Holidays

SrdjanPav/E+/Getty Images

Here Are 5 Easy Ways To Donate Toys For The Holidays This Year

Because the need has never been greater.

With COVID cases rising and unemployment still plaguing the country, for some, this year’s holiday season is looking grim. Many parents are struggling to figure out how to put food on the table and presents under the tree. Under "regular" circumstances, people wanting to help would seek out toy drive bins or Angel Trees as ways to donate gifts, but with close contact still strongly discouraged, many of the more familiar ways to contribute aren’t feasible this year. So organizations are getting creative. Such is the case with these 5 ways to donate toys this year.

In the same way businesses have evolved to meet social distancing protocols by shifting sales online or offering curbside pick-up, so too have these organizations all with the goal of collecting toys for needy children. Each campaign is different, but all are utilizing the internet to fulfill their mission. And, from the nonprofit representatives Romper spoke with, all of these organizations are bound and determined to make as many children’s Christmases a little bit brighter. “For the past several years, we’ve served 7 million kids with about 18 million toys,” says Kelley Hardison Deputy, VP, Marketing & Development for Toys for Tots. “We anticipate the need being much greater this year.”

1
Toys For Tots’ Virtual Toy Box
Andy Cross/Denver Post/Getty Images

“Demand has greatly intensified this year,” says the aforementioned Hardison of Toys for Tots. Because of that the organization run by the United States Marine Corps Reserve has shifted its national campaign to online. “We have a virtual toy drive,” says Hardison. Toys for Tots has enabled people to purchase toys for a specific location and donate to its virtual toy box. That said, local campaigns are committed to continuing and if you’d like to see if there’s one in your area, you can locate local efforts with the Toys for Tots map where you can search by city and county.

2
Operation Shoe Box’s Curbside Drop-off
Shutterstock

For 27 years Samaritan’s Purse has collected shoe boxes full of small toys and hygiene items for children around the world serving 178 million children in more than 150 countries according to the nonprofit’s website. And that mission continues this year thanks to the nonprofit’s curbside drop-off plan. “Volunteers are preparing to collect shoebox gifts during National Collection Week, Nov. 16 ­– 23, at more than 4,000 locations across the U.S. Each location will now offer a curbside drop-off option,” says Lucas Zellers, the organizations Media Relations Coordinator in an email to Romper. For more information on how Operation Christmas Child is making adjustments during its National Collection Week, readers can visit the organization’s Important COVID-19 Updates webpage for the latest information and answers to Frequently Asked Questions.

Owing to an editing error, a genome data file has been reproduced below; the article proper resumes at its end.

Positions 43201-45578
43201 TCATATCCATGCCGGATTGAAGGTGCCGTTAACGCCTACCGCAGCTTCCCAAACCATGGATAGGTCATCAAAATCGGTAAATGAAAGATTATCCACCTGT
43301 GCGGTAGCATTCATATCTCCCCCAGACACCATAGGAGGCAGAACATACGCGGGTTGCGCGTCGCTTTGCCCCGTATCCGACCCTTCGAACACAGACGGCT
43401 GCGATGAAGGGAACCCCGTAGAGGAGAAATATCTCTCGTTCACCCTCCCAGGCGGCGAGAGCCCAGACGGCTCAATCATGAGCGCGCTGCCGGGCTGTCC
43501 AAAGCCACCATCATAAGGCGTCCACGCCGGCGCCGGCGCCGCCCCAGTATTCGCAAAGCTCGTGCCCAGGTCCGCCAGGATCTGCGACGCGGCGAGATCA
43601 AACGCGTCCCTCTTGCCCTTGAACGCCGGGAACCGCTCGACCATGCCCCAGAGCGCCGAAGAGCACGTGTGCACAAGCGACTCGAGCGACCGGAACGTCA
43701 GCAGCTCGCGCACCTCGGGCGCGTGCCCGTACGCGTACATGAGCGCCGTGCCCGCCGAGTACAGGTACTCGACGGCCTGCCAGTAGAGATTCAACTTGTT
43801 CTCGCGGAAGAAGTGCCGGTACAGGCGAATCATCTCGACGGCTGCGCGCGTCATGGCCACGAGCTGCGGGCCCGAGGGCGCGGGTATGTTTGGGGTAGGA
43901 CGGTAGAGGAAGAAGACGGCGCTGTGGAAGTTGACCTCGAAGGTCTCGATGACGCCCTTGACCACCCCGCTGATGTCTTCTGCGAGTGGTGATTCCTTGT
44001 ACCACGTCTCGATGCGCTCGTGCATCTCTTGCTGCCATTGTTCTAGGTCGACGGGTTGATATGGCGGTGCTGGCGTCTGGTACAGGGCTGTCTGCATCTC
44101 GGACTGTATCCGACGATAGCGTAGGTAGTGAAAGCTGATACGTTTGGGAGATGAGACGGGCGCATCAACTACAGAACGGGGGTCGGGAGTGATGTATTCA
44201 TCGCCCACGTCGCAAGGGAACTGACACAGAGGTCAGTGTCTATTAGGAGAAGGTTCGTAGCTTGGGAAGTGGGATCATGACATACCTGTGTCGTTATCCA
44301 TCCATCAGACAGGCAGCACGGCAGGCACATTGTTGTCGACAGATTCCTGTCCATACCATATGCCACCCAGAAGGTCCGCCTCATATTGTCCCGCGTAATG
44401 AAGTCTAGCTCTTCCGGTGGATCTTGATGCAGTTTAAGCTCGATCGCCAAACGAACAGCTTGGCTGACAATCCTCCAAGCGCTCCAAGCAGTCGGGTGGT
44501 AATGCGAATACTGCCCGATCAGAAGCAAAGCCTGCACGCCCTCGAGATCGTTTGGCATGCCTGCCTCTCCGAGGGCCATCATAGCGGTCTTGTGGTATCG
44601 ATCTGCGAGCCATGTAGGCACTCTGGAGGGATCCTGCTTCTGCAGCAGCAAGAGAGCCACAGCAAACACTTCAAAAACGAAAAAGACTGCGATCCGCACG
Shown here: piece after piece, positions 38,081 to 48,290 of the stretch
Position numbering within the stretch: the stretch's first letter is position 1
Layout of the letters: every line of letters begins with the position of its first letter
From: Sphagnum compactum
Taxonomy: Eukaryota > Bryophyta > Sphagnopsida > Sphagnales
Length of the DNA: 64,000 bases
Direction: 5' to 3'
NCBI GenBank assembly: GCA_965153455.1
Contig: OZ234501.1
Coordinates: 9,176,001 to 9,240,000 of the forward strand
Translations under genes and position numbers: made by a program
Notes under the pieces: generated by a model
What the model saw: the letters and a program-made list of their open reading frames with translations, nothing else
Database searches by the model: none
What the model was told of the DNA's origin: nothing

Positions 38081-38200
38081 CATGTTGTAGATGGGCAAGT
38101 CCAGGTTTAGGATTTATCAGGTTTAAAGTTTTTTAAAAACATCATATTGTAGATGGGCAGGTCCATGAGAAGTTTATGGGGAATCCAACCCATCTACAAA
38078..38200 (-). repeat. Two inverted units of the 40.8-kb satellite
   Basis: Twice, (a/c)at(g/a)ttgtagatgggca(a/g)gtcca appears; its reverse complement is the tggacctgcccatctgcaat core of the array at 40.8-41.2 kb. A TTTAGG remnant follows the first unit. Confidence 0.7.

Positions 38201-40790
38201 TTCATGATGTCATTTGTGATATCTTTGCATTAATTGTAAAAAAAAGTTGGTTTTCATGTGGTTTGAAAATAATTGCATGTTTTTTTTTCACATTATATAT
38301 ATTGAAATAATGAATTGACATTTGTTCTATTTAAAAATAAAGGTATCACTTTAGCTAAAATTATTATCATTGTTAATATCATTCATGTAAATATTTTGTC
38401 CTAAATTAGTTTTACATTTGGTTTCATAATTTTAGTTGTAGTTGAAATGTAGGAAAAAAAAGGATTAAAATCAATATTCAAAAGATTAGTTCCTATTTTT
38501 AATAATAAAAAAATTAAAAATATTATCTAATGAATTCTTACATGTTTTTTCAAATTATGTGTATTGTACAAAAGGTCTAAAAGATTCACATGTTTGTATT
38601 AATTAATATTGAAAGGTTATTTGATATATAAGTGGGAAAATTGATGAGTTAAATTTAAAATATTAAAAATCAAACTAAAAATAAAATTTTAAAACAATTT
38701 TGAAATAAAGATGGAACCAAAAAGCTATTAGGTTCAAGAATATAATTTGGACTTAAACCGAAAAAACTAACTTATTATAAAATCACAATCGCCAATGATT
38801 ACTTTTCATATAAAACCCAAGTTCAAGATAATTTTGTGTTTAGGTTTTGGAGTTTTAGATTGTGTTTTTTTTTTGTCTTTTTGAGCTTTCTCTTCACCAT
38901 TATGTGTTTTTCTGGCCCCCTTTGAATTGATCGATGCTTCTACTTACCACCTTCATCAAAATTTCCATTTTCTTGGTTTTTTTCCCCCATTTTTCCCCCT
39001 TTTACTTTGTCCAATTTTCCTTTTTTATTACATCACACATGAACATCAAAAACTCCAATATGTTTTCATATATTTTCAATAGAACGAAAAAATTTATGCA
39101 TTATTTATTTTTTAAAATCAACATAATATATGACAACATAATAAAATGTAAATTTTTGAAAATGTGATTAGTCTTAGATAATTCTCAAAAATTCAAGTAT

3
Keep Helping Make-A-Wish
Daniel Boczarski/Getty Images Entertainment/Getty Images

For organizations like Make A Wish foundation, with 59 chapters nationwide, each has their own holiday plans. That said, in order to continue to give back while social distancing, the gift-giving nonprofit that surprises sick children with grand wishes has launched Families For Wishes. The campaign is asking communities of families, friends and more to create their own unique Families For Wishes fundraising page to raise funds to help grant life-changing wishes which can include the popular holiday wish of a shopping spree. While this is a monetary campaign, funds raised will be translated into the purchasing of toys and other most-wished for items.

4
Surprise A Sick Child at St. Jude's Hospital with a Toy
Bennett Raglin/Getty Images Entertainment/Getty Images

This year has been hard enough, but imagine the heartbreak of a family heading into the holidays with a sick child. St. Jude's Hospital treats 8,600 such kids each year, according to its website. For a child with a serious illness, a toy could bring a little sunshine on a tough day. That's why St. Jude's has an online holiday gift drive. The hospital's Child Life Program and Housing Department provides the St. Jude Holiday Shop for patient families and caregivers who are staying on campus during the holiday season. Those who want to donate can use the Amazon Wish List to help out. St. Jude's also accepts toys by mail but they can't accept: stuffed animals, handmade items, food, candy, cloth baby dolls, porcelain dolls, bubble mixtures, or any ride-on toys or used items.

5
Shelters Need Toys Too
MARK RALSTON/AFP/Getty Images

On a local level, shelters across the country are still housing homeless people in the midst of pandemic and you might be surprised how many residents are children: 2.5 million children according to the National Center of Family Homelessness. That comes out to 1 in every 30 children. To make sure these kids get a little bit of holiday joy, you can use the Homeless Shelter Directory to find a shelter in your area where you can donate.

Whether it's $5 or $500 you're looking to give this year, any amount will make an impact in a child's life and could be the difference between finding something and nothing under the tree this year.